The U.S. Federal Aviation Administration announced on Monday that it will issue a long-awaited rule to allow for small drones to fly over people and at night, bringing the technology's use for widespread commercial deliveries one step closer to becoming a reality.
In addition, the FAA is also requiring remote identification for most drones in order to address security concerns.
“The new rules make way for the further integration of drones into our airspace by addressing safety and security concerns,” FAA Administrator Steve Dickson said in a statement. “They get us closer to the day when we will more routinely see drone operations such as the delivery of packages.”
Under the Operations Over People and at Night rule, drones will be required to have flashing anti-collision lights that can be seen up to three miles away and no exposed rotating parts that could potentially lacerate human skin. The final rule also requires drone operators to carry their remote pilot certificate and identification at all times and to complete special training.
Meanwhile, the Remote ID rule will require all drones registered with the FAA to broadcast identification, location, and take-off information via radio frequency. The final rule also eliminates the requirement that drones be connected to the internet to transmit location data.
Remote ID will be required for drones weighing 0.55 pounds or more and for smaller drones under certain circumstances, such as flights over open-air assemblies. Drone manufacturers will have 18 months to begin making drones with remote ID, and operators will have one year after that to start using drones with remote ID.
The final rules also allow operations over moving vehicles in some circumstances. Both rules will become effective 60 days after publication in the Federal Register.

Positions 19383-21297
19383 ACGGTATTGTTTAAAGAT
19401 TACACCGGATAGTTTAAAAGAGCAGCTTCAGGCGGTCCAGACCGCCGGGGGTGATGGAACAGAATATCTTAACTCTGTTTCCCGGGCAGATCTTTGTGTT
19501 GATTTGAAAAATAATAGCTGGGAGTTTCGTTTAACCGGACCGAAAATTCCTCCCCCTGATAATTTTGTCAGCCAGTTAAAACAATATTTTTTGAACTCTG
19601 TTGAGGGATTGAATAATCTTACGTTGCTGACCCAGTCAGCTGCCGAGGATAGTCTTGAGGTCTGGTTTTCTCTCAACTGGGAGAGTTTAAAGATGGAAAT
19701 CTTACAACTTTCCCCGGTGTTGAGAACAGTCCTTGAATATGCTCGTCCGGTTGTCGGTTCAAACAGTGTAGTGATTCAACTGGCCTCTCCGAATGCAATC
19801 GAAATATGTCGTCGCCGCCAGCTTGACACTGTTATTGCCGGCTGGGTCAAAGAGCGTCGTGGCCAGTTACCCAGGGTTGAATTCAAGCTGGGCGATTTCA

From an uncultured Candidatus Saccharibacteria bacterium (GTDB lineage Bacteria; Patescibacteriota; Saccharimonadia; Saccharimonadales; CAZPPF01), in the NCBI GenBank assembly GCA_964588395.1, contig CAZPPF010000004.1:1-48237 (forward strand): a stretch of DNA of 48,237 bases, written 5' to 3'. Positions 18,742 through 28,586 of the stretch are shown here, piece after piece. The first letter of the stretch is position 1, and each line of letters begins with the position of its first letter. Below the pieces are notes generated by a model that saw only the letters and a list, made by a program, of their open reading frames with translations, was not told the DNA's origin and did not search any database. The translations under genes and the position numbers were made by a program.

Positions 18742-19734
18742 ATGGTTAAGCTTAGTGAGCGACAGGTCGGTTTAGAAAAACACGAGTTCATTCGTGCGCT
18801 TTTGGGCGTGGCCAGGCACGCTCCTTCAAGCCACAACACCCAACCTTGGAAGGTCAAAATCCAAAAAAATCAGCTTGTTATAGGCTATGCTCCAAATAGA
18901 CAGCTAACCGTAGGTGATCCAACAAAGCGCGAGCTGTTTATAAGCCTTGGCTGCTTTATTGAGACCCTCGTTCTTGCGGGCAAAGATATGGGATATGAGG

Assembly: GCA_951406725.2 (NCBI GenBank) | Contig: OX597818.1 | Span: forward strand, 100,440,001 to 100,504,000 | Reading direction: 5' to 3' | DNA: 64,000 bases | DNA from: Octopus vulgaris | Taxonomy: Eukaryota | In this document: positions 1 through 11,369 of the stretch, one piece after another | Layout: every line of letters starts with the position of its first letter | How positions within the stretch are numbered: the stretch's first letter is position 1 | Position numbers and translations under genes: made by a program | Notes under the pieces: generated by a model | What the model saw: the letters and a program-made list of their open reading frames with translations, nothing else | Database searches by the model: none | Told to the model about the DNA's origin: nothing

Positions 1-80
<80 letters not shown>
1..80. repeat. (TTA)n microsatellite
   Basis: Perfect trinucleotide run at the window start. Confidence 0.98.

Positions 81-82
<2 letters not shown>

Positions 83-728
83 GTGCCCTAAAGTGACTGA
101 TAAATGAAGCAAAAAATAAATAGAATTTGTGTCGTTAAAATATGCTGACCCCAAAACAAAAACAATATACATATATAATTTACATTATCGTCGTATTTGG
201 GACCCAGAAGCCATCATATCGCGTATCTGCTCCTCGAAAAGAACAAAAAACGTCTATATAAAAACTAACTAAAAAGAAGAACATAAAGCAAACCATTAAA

Drones represent the fastest-growing segment in the entire transportation sector, with over 1.7 million drone registrations and 203,000 FAA-certificated remote pilots. However, drones being used for commercial delivery has developed much slower than expected.
The United Parcel Service became the first company in America to obtain governmental approval to operate a drone airline in October 2019.
"UPS Flight Forward appreciates the FAA’s latest rulemaking for unmanned aerial systems, which will advance the integration of drones into the National Airspace System," a UPS spokesperson told FOX Business in a statement. "The framework is a critical step in allowing more complex UAS operations, with a focus on safety and security."
A similar approval was also given to Alphabet’s Wing, a sister unit of Google, last year. A Wing spokesperson told FOX Business that the company feels the Remote ID rule poses "serious and unintended consequences for the privacy of everyday Americans," due to the technology's limitations in regard to protecting sensitive data.
"At a basic level, the new rule would enable the real-time tracking of consumer's drone delivery orders by the general public, the spokesperson said. "American communities would not accept real-time surveillance of their deliveries or taxi trips on the road. They should not accept it in the sky."
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Amazon CEO Jeff Bezos told "60 Minutes" in December 2013 that the company would use drones to deliver goods to customers' doorsteps within five years. However, that prediction is already off by two years. Amazon Prime Air received approval by the FAA in August to deliver packages using drones, but a timeline as to when the drones would begin to make deliveries for customers has not been specified.
An Amazon spokesperson did not immediately return FOX Business' requests for comment on the new rule.
The Associated Press contributed to this report.